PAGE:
November 06, 2020
I remember the day before my first day in college. I excitedly packed everything that I needed, polished my shoes, tried on some clothes, and made sure everything was in order. I was on fire!
I knew that going to college was a significant milestone in my life and that it would have a tremendous impact on my future. So when classes started, I was very attentive in class and put my best foot forward. I actually aimed to be the top student in our class.
But that energy only lasted for a while. For some reason, I lost all the motivation I had at the beginning.
Has this ever happened to you?
Have you ever found yourself being full of excitement and energy at the beginning, only to catch yourself wanting to quit or getting bored along the way?
Motivation is like the gasoline that allows a car to move or operate.
A car’s gas consumption is affected by how and where a person drives. For instance, if the driver steps on the accelerator too much, he’ll accelerate quickly but doing so will increase the car’s fuel consumption. Similarly, driving the car uphill or on a rough road causes the car to consume much fuel.
The same goes for our motivation.
If we’re always rushing or if we’re doing things without proper pacing, we could end up losing motivation more quickly. Therefore, we have to develop certain habits that will allow us to better sustain our motivation for the “long drive.”
In life, there are other things that drain our “gasoline.” Frustrations, disappointments, tragedies, big failures, or trauma can drain our motivation slowly and gradually. These events affect us in subtle ways, like the small holes in a gas tank that slowly drains the gasoline from the car until it’s dead.
Sustaining our motivation is a daily challenge. Because of this, we need to be on the lookout for the subtle things that drain our motivation. Consider the following:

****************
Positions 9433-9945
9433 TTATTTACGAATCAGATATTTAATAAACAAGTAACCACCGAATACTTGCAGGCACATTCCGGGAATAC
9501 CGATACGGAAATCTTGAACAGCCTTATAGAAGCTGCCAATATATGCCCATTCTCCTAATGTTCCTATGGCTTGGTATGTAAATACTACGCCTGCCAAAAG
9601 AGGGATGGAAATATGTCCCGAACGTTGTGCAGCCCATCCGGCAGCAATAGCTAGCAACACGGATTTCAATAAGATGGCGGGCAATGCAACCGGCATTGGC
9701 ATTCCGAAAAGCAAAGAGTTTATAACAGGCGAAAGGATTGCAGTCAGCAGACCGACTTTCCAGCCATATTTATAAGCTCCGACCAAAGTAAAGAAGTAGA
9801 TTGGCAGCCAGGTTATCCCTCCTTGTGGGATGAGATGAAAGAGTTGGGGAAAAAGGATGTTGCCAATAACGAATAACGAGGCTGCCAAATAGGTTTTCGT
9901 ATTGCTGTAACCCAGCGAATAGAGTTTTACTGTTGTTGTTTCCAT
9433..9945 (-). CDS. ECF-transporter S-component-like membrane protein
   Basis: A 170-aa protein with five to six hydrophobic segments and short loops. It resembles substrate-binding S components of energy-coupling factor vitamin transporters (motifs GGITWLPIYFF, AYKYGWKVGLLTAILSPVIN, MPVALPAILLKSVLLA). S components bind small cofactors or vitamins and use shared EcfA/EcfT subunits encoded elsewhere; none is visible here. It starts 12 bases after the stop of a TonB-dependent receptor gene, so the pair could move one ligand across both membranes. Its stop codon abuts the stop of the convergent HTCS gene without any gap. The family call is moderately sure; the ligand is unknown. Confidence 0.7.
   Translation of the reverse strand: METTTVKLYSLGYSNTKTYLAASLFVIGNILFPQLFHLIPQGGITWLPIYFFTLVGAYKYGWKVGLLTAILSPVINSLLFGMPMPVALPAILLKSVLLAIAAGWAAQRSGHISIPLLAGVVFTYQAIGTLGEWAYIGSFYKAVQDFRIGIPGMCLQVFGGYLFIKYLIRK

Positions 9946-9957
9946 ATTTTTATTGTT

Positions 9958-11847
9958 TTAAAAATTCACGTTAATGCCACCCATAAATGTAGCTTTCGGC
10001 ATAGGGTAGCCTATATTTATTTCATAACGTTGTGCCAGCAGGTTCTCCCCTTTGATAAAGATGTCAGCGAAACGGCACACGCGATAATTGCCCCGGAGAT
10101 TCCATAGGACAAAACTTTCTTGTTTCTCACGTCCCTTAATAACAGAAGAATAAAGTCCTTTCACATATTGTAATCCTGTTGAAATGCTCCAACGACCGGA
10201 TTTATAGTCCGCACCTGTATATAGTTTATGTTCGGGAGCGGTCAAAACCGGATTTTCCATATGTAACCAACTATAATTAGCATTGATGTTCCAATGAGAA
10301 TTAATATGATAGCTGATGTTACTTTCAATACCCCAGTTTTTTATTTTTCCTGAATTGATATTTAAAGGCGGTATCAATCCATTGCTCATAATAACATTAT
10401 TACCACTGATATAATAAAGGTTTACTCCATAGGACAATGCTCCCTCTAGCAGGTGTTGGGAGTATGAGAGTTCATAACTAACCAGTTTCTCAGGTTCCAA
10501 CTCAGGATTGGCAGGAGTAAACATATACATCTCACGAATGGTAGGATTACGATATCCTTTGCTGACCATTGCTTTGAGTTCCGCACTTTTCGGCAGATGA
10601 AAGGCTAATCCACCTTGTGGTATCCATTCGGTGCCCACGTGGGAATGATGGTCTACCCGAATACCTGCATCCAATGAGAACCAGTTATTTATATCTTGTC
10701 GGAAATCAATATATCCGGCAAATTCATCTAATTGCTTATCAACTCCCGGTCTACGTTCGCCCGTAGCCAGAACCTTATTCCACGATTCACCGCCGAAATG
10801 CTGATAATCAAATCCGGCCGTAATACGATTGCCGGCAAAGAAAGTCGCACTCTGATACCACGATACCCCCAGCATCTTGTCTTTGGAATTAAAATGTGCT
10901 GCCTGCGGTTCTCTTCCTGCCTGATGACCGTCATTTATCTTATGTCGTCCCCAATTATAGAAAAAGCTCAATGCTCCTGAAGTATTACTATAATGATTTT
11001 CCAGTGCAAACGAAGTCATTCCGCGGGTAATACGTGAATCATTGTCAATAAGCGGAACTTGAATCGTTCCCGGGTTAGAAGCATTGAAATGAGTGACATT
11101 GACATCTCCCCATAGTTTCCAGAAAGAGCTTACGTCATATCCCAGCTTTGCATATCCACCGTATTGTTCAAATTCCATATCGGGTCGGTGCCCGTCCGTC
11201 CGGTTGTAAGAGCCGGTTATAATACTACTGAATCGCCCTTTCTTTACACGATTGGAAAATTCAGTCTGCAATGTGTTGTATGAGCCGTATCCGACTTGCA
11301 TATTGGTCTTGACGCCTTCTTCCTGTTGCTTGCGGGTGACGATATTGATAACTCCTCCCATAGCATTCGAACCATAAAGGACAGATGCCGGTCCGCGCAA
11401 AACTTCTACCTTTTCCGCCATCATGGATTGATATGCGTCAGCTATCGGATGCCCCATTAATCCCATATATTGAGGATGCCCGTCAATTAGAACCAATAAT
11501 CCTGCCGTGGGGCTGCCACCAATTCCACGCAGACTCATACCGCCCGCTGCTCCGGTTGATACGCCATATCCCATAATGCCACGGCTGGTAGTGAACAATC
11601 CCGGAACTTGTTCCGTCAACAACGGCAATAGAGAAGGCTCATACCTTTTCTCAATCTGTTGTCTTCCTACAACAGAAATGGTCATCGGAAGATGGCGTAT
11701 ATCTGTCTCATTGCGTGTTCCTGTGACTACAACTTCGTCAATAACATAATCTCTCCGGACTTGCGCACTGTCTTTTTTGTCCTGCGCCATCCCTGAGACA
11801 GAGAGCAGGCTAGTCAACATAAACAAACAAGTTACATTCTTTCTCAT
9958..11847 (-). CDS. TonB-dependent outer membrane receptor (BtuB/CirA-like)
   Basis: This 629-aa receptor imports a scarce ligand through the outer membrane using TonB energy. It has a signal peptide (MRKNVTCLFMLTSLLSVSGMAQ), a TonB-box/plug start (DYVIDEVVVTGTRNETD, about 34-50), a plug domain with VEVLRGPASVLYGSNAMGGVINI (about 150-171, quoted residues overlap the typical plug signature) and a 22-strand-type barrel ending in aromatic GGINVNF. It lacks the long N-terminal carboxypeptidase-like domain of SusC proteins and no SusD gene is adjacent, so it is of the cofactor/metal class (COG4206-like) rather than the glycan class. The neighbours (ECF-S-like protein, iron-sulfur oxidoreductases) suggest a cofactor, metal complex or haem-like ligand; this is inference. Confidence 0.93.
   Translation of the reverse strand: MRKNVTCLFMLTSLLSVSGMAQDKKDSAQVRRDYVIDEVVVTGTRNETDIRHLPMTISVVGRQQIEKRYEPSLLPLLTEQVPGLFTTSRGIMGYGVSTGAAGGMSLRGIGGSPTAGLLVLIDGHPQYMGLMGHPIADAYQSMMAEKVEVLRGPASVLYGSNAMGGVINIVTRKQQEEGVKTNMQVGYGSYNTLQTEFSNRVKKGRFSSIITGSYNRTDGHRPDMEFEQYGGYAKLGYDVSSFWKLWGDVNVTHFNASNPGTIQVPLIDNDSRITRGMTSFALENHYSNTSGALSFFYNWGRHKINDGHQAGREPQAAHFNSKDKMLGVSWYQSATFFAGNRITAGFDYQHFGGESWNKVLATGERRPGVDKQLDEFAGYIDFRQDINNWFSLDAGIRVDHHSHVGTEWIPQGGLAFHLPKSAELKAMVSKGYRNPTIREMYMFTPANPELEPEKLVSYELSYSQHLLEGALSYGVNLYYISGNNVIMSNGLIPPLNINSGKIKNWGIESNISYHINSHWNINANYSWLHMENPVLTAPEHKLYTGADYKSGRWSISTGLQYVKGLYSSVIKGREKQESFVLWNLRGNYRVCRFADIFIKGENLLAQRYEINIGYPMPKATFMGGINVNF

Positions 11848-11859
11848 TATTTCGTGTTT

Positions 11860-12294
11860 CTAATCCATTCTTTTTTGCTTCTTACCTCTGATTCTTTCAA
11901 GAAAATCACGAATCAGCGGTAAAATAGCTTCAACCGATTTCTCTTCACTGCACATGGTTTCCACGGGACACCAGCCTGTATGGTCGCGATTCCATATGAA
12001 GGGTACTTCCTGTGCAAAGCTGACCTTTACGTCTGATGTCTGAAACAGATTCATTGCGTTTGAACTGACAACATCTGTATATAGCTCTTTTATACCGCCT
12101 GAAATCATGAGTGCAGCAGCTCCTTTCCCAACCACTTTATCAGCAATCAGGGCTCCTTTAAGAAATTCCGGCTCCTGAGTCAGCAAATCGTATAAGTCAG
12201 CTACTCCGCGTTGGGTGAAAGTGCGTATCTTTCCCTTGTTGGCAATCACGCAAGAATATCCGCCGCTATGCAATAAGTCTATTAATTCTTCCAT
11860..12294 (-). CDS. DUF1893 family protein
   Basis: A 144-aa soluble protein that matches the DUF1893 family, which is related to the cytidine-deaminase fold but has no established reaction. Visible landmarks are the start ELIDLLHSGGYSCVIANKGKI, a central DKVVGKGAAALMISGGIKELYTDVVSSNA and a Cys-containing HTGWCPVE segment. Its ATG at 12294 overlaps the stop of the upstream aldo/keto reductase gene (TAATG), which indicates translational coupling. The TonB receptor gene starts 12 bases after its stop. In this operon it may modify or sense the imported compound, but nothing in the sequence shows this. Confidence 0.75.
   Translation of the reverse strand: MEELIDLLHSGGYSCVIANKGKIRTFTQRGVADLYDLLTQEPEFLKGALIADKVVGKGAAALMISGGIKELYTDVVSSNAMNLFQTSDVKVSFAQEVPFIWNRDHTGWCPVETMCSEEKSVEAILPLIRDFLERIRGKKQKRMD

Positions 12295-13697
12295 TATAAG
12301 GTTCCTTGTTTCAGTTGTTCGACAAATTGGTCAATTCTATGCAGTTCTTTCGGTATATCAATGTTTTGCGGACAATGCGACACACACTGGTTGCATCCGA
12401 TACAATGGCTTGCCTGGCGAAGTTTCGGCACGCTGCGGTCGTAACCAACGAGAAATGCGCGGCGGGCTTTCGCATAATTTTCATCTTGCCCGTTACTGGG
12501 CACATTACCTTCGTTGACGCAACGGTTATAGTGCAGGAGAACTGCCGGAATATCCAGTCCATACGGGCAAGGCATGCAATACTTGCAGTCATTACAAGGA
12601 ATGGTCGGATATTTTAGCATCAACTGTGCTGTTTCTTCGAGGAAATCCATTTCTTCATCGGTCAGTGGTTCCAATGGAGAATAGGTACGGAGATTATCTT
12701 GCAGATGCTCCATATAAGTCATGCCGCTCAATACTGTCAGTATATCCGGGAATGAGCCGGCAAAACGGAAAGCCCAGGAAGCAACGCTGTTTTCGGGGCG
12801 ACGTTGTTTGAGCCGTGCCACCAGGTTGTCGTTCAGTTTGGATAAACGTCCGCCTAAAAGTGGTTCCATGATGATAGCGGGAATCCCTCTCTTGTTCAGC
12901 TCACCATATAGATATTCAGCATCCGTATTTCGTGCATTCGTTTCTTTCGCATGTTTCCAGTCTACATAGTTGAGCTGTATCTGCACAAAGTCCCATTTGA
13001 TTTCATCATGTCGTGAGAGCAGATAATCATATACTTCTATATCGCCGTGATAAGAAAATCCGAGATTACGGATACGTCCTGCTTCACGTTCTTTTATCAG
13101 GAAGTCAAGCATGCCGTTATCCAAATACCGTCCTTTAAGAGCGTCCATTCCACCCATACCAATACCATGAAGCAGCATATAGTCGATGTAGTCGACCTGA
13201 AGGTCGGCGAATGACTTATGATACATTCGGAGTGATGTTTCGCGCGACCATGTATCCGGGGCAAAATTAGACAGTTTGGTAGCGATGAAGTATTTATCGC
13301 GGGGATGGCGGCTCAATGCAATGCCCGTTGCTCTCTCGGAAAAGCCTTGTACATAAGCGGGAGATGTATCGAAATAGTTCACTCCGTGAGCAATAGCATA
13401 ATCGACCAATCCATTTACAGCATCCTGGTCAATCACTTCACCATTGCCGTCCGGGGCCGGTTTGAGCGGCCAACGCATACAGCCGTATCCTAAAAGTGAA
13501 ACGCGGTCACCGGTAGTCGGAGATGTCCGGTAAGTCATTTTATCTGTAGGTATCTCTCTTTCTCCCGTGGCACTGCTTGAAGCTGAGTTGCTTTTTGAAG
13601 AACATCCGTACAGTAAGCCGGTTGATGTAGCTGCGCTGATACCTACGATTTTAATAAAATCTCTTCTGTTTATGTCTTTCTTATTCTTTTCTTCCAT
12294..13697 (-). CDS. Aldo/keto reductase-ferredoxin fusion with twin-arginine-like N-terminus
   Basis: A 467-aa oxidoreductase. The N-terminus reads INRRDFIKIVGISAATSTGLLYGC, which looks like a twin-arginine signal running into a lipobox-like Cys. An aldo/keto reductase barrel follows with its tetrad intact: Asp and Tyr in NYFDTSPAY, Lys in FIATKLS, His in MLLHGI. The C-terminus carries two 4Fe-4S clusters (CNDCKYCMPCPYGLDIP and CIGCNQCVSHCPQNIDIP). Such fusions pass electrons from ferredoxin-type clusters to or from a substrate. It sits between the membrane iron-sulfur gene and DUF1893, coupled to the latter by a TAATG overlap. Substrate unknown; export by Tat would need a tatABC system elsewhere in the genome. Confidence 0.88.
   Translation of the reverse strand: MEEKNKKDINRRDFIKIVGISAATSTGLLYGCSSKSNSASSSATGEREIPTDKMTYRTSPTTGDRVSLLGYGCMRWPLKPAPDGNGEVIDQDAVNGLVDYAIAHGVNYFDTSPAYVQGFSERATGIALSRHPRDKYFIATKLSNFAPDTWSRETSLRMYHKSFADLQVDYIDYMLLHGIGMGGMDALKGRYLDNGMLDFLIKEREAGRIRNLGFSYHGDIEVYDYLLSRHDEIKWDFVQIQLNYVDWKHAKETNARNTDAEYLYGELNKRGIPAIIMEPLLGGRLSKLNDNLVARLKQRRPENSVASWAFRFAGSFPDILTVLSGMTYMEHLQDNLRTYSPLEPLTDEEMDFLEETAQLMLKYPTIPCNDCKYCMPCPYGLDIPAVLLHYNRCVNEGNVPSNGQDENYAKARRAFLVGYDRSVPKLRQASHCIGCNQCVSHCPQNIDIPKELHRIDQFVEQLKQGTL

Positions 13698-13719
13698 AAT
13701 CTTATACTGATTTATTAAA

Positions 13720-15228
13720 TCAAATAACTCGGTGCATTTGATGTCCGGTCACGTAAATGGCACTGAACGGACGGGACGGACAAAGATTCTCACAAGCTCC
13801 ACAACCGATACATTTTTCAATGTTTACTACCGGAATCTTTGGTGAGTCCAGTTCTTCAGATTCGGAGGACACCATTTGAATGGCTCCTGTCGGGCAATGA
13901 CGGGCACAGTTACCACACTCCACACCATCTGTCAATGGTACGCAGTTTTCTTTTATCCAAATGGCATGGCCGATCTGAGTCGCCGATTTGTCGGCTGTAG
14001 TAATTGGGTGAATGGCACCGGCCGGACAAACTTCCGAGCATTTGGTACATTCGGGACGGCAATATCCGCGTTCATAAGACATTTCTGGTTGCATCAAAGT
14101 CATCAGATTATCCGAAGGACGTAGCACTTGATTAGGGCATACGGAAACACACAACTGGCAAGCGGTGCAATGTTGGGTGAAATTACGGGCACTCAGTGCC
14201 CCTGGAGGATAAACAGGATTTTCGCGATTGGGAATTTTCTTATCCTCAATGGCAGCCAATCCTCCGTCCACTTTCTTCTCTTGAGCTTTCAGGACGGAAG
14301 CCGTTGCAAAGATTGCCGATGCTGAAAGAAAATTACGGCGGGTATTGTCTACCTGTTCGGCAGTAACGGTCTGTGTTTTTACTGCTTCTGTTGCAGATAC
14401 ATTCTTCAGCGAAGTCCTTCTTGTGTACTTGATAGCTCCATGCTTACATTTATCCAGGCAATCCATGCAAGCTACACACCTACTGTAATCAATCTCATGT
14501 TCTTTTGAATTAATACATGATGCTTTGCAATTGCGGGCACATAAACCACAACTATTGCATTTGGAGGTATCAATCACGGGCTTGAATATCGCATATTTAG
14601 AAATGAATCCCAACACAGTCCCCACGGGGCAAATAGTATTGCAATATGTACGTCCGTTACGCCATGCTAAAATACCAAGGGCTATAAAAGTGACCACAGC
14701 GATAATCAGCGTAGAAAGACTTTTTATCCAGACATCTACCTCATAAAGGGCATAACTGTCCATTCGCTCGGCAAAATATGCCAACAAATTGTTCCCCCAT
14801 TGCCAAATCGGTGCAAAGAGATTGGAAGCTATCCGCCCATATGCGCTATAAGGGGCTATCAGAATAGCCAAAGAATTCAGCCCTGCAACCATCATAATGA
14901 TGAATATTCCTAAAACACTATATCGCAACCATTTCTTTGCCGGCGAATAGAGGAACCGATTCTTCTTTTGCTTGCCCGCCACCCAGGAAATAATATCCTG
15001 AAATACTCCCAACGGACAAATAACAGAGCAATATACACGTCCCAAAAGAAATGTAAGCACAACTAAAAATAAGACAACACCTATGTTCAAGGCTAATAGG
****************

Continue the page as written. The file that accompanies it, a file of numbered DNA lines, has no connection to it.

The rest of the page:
1. Losing your map.
When driving, I use Waze to help me navigate for convenience. Sometimes I still choose to make my own path, only to find myself wasting gas and going in circles. This is true with motivation.
Your sense of purpose, your personal values, and the clarity of your direction affect your motivation. We tend to get demotivated whenever we get lost in the mundane and forget why we do what we do.
When we forget our why or lose our way, we fail to see how the small things that we do matter. We don’t see the significance of the routine. We neglect the buildup to the climax. And eventually we feel that the things we do are insignificant and negligible.
For students, studying and attending your classes can sometimes feel like torture. But if you have a clear vision and direction for your life, fueled by a strong sense of purpose, you’ll find the strength to persevere despite the bumps and roadblocks along the way.
So, hold on to your map! Don’t lose sight of your purpose and vision in life.
2. Excessive stopovers.
I remember traveling with my whole clan using about eight cars on a convoy. Because of too many stopovers and unplanned bathroom trips, what was usually a five-hour trip became an eight-hour trip.